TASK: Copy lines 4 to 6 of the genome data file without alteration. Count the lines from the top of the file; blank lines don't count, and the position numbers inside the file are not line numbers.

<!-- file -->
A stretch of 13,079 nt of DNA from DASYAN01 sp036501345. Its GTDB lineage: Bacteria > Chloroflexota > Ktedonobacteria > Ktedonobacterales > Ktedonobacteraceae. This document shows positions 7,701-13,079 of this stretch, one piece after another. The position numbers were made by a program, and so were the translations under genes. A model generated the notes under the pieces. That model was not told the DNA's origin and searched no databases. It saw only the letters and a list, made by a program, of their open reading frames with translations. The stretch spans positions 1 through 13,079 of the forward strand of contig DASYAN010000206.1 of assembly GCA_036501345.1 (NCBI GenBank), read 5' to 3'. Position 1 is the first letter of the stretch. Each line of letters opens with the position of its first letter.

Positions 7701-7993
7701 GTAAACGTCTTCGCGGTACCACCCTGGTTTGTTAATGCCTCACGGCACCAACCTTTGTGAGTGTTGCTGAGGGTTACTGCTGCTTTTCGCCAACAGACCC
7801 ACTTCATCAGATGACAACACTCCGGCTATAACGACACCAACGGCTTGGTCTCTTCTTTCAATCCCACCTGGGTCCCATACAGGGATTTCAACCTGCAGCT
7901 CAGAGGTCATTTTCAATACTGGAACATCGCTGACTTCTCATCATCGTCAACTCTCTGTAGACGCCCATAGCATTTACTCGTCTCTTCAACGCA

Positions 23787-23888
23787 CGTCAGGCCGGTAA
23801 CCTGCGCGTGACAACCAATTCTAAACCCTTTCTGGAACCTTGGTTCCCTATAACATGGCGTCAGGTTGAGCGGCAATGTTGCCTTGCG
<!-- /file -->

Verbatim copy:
7801 ACTTCATCAGATGACAACACTCCGGCTATAACGACACCAACGGCTTGGTCTCTTCTTTCAATCCCACCTGGGTCCCATACAGGGATTTCAACCTGCAGCT
7901 CAGAGGTCATTTTCAATACTGGAACATCGCTGACTTCTCATCATCGTCAACTCTCTGTAGACGCCCATAGCATTTACTCGTCTCTTCAACGCA

Positions 23787-23888